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In a unique ad campaign, Once Upon A Deadpool arrives this December as a toned down, PG-13 version of this year’s Deadpool 2. The film is repurposed as a tall tale told by our central character to a tied up Fred Savage (playing himself) in a Princess Bride (1987) reference that will likely go over the heads of half the target audience. Deadpool (Ryan Reynolds), the sarcastic SOB with a heart of snark, and his self-aware machinations help lace the interaction with Savage as a forum for a trunk full of insider references and enough added material to justify the re-release.

Many of you have probably already seen the original cut of Deadpool 2, but a quick recap doesn’t hurt – after the events of the first film, Wade Wilson/Deadpool and his girlfriend Vanessa (Morena Baccarin) want to start making babies! But after a personal tragedy that puts an end to his would-be family, Wade is left alone and broken. After visiting the X mansion to reunite with Colossus (Stefan Kapicic) and Negasonic Teenage Warhead (Brianna Hildebrand), he languishes in self-pity while trying to get his life back on track. Deadpool consistently bickers with NTW, while Colossus tried and often fails to turn Deadpool into a better hero.

But the real turning point of the plot is when the team encounters a troubled mutant named Firefist (Julian Dennison). Displaying his fiery mutant powers as a danger to everyone near him, Firefist is a pissed off and emotionally tormented kid, the victim of abuse (including what is implied to be sexual abuse) by the adult figures in his life. Deadpool wants a chance to save and reform Firefist – and hopefully in the process he can finally have a family. Complicating things further, the time traveling mutant Cable (Thanos) arrives to try to kill Firefist, Sarah Connor style, to prevent something horrible from happening in the future.

While it can seem like Deadpool 2 has too much going on, it’s surprisingly well paced, and the characters remain true to themselves and the tone. The Deadpool films are basically Family Guy, but if Freakazoid was the main character. This is further established with the framing device involving Fred Savage – which is the biggest reason to see this version if you’ve already seen Deadpool 2. Reynolds seems to have chemistry with just about everyone, but he and Savage hit it out of the park. It’s especially enriching to see Savage go from bring creeped out by being held hostage by this lunatic, to casually accepting his fate, to finally getting invested in the story. He’s probably one of our most underrated and under-seen comedic talents, and gives an extra punch to what could have been a completely pointless artistic exercise.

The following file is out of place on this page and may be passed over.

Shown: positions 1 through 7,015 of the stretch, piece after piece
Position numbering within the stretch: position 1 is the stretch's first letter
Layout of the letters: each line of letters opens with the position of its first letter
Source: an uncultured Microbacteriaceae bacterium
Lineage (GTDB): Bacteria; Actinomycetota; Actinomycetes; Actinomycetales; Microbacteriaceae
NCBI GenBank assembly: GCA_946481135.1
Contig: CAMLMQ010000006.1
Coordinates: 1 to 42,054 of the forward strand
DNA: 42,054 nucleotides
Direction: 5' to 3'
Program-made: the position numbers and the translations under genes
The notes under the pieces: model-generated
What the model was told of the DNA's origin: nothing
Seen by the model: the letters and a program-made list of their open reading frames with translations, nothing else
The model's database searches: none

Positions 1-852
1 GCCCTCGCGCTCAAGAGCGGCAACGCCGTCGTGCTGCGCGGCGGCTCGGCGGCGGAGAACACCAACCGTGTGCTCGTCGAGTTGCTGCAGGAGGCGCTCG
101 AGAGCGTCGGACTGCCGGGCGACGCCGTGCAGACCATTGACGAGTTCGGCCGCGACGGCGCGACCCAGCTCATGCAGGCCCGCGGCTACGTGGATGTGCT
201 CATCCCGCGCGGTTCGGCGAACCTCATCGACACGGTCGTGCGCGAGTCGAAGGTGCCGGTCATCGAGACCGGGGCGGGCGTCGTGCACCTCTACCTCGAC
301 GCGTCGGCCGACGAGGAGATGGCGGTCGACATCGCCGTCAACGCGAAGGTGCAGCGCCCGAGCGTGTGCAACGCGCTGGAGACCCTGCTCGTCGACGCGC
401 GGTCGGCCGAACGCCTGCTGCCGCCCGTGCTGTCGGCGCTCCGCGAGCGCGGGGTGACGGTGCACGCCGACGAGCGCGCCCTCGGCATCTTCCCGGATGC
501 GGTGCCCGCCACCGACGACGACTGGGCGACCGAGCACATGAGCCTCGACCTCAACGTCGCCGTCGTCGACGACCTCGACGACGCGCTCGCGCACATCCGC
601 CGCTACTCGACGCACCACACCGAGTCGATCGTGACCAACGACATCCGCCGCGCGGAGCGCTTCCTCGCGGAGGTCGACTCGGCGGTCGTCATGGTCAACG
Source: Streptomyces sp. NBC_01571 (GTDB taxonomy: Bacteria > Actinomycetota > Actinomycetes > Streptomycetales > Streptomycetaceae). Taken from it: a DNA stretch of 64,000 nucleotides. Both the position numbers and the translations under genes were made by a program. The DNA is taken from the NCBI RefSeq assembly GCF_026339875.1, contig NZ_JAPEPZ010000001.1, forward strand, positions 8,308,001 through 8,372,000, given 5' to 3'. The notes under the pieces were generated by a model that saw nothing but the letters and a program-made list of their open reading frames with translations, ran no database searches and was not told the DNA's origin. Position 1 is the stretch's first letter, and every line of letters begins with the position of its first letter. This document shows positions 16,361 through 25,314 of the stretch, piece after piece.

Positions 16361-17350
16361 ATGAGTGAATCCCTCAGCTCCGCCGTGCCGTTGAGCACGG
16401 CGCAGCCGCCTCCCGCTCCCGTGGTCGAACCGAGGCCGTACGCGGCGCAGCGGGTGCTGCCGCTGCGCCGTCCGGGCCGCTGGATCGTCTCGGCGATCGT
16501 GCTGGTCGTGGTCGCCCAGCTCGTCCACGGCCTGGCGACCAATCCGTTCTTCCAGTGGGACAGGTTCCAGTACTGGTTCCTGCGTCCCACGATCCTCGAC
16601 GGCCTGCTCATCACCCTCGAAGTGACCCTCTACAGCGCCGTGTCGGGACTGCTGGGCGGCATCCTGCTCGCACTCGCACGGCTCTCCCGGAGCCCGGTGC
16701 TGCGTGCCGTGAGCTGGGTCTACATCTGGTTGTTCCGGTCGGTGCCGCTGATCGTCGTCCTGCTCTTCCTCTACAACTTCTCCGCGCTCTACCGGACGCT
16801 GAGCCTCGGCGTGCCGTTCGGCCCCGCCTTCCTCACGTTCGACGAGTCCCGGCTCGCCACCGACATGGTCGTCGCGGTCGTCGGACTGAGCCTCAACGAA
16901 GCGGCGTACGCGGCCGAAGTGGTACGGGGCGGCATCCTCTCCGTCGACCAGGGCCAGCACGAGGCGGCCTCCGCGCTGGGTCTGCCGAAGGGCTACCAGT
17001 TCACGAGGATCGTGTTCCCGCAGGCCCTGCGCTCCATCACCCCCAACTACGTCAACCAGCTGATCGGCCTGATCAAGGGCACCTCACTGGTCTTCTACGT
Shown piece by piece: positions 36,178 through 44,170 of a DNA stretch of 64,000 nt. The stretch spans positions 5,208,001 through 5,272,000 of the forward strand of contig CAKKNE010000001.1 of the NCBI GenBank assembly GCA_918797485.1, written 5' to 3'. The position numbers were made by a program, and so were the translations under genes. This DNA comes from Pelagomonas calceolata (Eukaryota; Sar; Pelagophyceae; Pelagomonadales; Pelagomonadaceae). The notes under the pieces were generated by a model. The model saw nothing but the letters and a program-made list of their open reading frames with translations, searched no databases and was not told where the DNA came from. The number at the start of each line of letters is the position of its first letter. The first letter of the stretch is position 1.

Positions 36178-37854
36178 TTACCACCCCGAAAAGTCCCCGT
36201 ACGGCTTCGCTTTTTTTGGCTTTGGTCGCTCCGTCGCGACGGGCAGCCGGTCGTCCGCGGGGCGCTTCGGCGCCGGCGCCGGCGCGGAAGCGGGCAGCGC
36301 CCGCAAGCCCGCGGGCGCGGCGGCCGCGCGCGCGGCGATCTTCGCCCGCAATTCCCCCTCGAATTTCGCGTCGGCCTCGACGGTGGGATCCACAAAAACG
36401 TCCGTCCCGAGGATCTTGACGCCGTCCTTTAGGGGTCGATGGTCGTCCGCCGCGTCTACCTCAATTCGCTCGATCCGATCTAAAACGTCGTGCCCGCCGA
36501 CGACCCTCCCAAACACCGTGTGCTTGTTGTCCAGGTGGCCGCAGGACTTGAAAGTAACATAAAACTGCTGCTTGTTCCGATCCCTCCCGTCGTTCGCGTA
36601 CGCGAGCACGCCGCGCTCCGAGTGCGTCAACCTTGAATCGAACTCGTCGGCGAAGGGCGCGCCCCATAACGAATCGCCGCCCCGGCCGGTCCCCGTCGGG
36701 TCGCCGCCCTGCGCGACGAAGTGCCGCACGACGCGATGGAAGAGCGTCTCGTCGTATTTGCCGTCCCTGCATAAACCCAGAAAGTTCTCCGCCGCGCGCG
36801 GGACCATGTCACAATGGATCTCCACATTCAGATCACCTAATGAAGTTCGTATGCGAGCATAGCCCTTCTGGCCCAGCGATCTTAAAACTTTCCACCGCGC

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But perhaps it still is, if you’ve already seen the original film. If not, the film is definitely worth a shot. Beyond the comedic sketches involving Fred Savage, Once Upon A Deadpool is also gloriously shot, with the vivid color palette and kinetic camera work and action many have hoped the main X-Men films would adopt. The violence is thrilling, particularly in scenes involving The Juggernaut (who has a cruel burn on Professor Xavier that also doubles as one of the film’s funniest lines).

In addition, these group of misfits, including Wade’s X-buddies, and Domino (Zazie Beetz), feel like they can go toe to toe with the Guardians of the Galaxy in terms of off-beat likability. The one downside in the character department may be Cable himself, who’s so underwritten that even the movie jokes about how much his backstory is left out. I also believe the chemistry between Reynolds and Josh Brolin isn’t quite there. They’re obviously going for an absurd contrast with Cable’s stern, serious-as-a-heart-attack demeanor matched against Wade’s wacky antics and vulgarity. But it never quite comes together like the rest of the dynamics in the film because Cable’s role as an absurd parody of dark and serious 90s comics is somehow underplayed.

One gripe I have with the re-release is the failure to incorporate Christmas into the framing device, but the holiday is barely referenced. What could have propelled this cut into a holiday staple is ultimately wasted. It’s unclear if Once Upon A Deadpool will have a home video release. But some of the proceeds from theatrical release will go towards the Fuck Cancer charity, providing an additional incentive to see the film that doesn’t support corporate greed. December is a crowded month, so there are many other options to choose from at the movie theater. But if you need your smartass superhero fix, this is still the way to go, even if it is a rerun.